Tutorial

How To Use Asynchronous Computed Properties in Vue.js with vue-async-computed

Vue.js

Introduction

Computed properties in Vue let you perform complex operations or data formatting while maximizing performance with dependency calculations that only update the view when a dependency changes. This feature is synchronous.

However, the vue-async-computed package allows you to create and consume asynchronous computed properties in your components by binding the resolved value of a Promise to a component property.

Prerequisites

To complete this tutorial, you will need:

This tutorial was verified with Node v15.10.0, npm v7.6.0, vue v2.6.11, and vue-async-computed v3.9.0.

Setting Up the Project

To quickly set up the project, this article will recommend using @vue/cli.

Note: This article will take the approach of using npx to avoid a global installation of @vue/cli;

  • npx @vue/cli create vue-async-computed-example --default

Navigate to the newly created project directory;

  • cd vue-async-computed-example

vue-async-computed can be installed through npm with the following command:

  • npm install vue-async-computed@3.9.0

Then, open the main.js file with your code editor. Import and use vue-async-computed:

src/main.js
import Vue from 'vue'
import AsyncComputed from 'vue-async-computed'
import App from './App.vue'

Vue.config.productionTip = false

Vue.use(AsyncComputed)

new Vue({
  render: h => h(App),
}).$mount('#app')

At this point, you will have a new Vue project that supports vue-async-computed.

Using asyncComputed

There are a few differences between standard computed properties and asyncComputed properties:

  • asyncComputed properties cannot have setters.
  • Until the Promise resolves, the value is null unless the default option is set.

In most cases, you can just treat them as computed properties that return a Promise.

Here is a sample component that uses asyncComputed:

src/components/MyComponent.vue
<template>
  <div>
    <h2>Asynchronous Property</h2>
    <p>{{myResolvedValue}}</p>
  </div>
</template>

<script>
/* eslint-disable no-unused-vars */

export default {
  asyncComputed: {
    myResolvedValue() {
      return new Promise((resolve, reject) => {
        setTimeout(() => resolve('Changed Value!'), 1000)
      })
    }
  }
}
</script>

Warning: Depending on your eslint rules, you may encounter a warning about reject being defined but never used. For the purposes of this tutorial, you can work around this issue by disabling this rule: /* eslint-disable no-unused-vars */.

This can be rewritten with ES7 / ES2016 async / await:

src/components/MyComponent.vue
<template>
  <div>
    <h2>Asynchronous Property</h2>
    <p>{{myResolvedValue}}</p>
  </div>
</template>

<script>
/* eslint-disable no-unused-vars */

function asyncChange() {
  return new Promise((resolve, reject) => {
    setTimeout(() => resolve('Changed Value!'), 1000)
  })
}

export default {
  asyncComputed: {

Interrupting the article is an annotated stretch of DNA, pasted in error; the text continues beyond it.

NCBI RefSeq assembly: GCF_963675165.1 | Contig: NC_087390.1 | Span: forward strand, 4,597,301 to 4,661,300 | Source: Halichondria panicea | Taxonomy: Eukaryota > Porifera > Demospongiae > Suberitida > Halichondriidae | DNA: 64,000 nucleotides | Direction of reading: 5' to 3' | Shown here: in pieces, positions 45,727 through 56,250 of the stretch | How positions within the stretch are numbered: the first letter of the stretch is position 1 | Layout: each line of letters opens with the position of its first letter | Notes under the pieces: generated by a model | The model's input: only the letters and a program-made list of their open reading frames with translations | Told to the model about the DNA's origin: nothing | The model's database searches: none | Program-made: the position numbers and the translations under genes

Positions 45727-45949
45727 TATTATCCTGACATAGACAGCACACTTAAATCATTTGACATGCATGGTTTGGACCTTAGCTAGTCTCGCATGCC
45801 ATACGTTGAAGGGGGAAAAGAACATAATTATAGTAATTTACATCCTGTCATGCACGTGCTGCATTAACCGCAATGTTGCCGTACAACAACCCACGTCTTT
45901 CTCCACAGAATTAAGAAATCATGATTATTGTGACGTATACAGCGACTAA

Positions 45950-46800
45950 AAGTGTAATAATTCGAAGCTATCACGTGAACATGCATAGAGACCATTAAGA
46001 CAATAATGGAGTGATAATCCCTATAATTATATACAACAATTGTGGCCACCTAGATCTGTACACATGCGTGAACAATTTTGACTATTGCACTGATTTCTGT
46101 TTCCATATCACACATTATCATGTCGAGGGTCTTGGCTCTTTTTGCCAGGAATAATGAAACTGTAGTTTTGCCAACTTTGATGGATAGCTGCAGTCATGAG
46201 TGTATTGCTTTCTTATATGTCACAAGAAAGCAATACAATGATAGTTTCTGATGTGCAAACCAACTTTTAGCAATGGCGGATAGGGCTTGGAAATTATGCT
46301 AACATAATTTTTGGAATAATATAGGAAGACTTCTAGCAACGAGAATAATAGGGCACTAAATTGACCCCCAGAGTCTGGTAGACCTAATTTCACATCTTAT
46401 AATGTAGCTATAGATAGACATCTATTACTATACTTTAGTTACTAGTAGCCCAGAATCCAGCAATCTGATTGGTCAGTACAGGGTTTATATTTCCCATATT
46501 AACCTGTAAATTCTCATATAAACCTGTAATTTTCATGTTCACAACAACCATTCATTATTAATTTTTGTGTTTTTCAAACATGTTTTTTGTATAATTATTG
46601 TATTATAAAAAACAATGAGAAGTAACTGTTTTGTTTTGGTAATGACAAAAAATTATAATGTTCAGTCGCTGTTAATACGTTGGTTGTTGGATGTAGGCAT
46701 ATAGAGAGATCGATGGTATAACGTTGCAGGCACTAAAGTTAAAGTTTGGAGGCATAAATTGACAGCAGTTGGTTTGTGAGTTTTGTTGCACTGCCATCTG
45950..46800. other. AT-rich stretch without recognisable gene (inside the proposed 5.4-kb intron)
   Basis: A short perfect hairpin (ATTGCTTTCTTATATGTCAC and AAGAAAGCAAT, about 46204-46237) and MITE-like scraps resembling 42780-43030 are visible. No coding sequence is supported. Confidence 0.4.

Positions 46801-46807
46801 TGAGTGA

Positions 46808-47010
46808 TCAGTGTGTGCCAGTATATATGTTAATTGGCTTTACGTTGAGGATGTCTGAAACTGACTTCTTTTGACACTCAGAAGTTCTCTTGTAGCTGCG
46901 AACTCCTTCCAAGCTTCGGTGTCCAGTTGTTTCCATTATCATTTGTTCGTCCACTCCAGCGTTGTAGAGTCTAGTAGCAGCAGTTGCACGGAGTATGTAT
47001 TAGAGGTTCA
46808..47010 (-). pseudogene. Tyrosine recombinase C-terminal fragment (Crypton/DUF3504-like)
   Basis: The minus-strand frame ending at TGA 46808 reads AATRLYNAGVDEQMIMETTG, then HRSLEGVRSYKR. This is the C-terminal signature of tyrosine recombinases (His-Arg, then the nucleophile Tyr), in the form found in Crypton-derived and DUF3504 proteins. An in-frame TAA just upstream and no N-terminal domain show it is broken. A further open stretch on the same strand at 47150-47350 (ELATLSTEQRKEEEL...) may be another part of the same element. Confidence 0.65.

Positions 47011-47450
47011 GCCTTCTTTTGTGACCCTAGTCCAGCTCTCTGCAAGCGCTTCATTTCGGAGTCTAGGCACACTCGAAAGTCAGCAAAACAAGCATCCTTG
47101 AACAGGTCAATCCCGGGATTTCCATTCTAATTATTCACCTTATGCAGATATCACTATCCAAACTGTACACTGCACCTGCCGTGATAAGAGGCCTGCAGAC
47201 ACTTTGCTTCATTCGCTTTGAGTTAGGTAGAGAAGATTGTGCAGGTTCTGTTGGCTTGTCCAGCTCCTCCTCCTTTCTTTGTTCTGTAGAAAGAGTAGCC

async myResolvedValue() {
      return await asyncChange()
    }
  }
}
</script>

Save your changes to this file.

Thne, open the App.vue file with your code editor. Modify this file to use your new component:

src/App.vue
<template>
  <div id="app">
    <MyComponent/>
  </div>
</template>

<script>
import MyComponent from './components/MyComponent.vue'

export default {
  name: 'App',
  components: {
    MyComponent
  }
}
</script>

Next, run the application:

  • npm run serve

Observe the application in your web browser. There will be no default message initially. After 1 second has elapsed, the message "Changed Value!" will appear.

Before a Promise resolves, the default value is null. If you would like the default value to be something else, you can use an object with a get() function and a default: val | default: Function property.

Here is a sample component that uses a default value:

src/components/MyComponent.vue
<template>
  <div>
    <h2>Asynchronous Property</h2>
    <p>{{myResolvedValue}}</p>
  </div>
</template>

<script>
/* eslint-disable no-unused-vars */

export default {
  asyncComputed: {
    myResolvedValue: {
      get() {
        return new Promise((resolve, reject) => {
          setTimeout(() => resolve('Changed Value!'), 1000)
        })
      },
      default: 'No Changes!'
    }
  }
}
</script>

Save your changes to this file.

Next, run the application:

  • npm run serve

Observe the application in your web browser. The default message "No Changes" will be present initially. After 1 second has elapsed, the message "Changed Value!" will appear.

Conclusion

In this article, you applied vue-async-computed to a Vue project to utilize asyncComputed.

Some of the advantages and disadvantages of this package and decisions on why this functionality is not available in Vue core by default are captured in this GitHub issue.

If you’d like to learn more about Vue.js, check out our Vue.js topic page for exercises and programming projects.

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